Policing is a heated topic, especially given the exacerbation of issues like brutality and abuses of power coming to a head in the past few years. With social media giving everyone a platform and the ability to record interactions between police and citizens, people are increasingly aware of issues with misconduct and actions that are questionable at best and illegal or deadly at worst. It's not surprising that for many transgender people, the police present risks that others may not face.
It is no revelation that transgender people face harsher interactions with police that other groups of people. For example, the National Coalition of Anti-Violence Programs published a 2013 report stating: “Transgender people of color were 6 times more likely to experience physical violence from the police compared to white cisgender survivors and victims”. That same report also highlighted that: “Transgender people were 7 times more likely to experience physical violence when interacting with the police compared to cisgender survivors and victims”. These statistics highlight an area that desperately needs attention, but what is being done about it?
Walking While Trans
Trans people are often targeted by police for a variety of reasons, but one particular reason was the subject of the 2021 push to repeal the anti-loitering “Walking while trans” law. This law originated in 1976 to combat loitering for the purposes of prostitution, but recently it was used at police discretion to arrest trans people for things like dressing “provocatively”, carrying condoms, and just walking with their partner. NBC covered the story of Bianey García who was arrested for the previously mentioned reasons under the walking while trans law. Garcia also happened to be a woman of color and an immigrant, which heightens reasons for apprehension given the statistics of police interactions with trans women of color and the additional intersection of citizenship status. The repeal of the walking while trans law offers a little more protection to trans people being able to live their lives, but there is still work to be done.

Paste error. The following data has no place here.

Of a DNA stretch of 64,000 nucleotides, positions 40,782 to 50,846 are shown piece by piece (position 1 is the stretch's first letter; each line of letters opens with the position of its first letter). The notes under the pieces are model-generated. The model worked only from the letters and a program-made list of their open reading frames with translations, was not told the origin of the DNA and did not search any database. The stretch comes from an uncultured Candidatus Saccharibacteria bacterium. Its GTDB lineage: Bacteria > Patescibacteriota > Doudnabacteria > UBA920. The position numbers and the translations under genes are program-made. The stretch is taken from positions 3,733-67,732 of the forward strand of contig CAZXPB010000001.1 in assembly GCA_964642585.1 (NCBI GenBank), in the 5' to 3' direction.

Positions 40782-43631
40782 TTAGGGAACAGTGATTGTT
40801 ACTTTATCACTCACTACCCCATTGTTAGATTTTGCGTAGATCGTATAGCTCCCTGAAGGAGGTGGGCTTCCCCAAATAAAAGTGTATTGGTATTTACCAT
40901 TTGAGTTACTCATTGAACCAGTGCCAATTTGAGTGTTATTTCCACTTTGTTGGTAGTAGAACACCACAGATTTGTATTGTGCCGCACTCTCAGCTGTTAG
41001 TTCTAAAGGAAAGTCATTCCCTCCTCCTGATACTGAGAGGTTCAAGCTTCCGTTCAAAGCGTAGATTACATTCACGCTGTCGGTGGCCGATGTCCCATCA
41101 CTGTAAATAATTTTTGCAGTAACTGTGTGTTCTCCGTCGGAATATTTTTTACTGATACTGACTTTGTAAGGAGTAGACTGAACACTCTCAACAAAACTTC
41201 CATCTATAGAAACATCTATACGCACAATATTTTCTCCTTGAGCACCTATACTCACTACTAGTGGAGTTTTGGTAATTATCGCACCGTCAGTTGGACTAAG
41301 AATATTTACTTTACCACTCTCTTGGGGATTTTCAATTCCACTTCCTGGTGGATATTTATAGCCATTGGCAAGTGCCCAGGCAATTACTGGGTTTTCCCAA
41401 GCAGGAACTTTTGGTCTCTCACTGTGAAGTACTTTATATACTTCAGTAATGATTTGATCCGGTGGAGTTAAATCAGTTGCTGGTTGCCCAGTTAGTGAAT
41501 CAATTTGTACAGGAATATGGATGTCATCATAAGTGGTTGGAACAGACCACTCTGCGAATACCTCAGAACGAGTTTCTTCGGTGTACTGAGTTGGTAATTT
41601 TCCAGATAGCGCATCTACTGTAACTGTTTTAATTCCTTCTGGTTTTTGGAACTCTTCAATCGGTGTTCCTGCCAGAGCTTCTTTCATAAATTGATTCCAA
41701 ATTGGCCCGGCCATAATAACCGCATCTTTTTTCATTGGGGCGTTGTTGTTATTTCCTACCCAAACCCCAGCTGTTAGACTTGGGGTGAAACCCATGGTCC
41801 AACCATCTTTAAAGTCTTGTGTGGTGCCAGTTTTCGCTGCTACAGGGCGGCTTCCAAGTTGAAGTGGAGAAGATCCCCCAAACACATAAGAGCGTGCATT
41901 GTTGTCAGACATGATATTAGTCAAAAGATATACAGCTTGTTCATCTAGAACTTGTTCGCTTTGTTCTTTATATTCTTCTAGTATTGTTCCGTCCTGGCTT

Another area of concern with transgender people and policing is sex work. An article from Vox in 2020 pointed out that due to economic instabilities, sex work is a survival tactic for some trans people. This leads to additional risks of police brutality for trans people of color, given that despite strides to decriminalize sex work, it still remains a criminal subject and is often judged at the discretion of the police. This layer adds an additional level of concern because according to the National Center for Transgender Equality (NCTE): “…a majority (57%) of transgender people are afraid to go to the police when they need it”. Not being able to call for help when and if you need it is an additional risk to existence as a trans person that needs to be resolved.
Things are changing slowly in some areas, and advocacy groups are actively fighting to repeal or implement legislation to protect trans people and hold people in power accountable. NCTE is currently working on and publishing research like Failing to Protect & Serve to show the disparities trans people face in order to foster positive change. Activism and research like this can help to better understand issues and raise awareness about the steps that need to be taken to decriminalize transgender existence.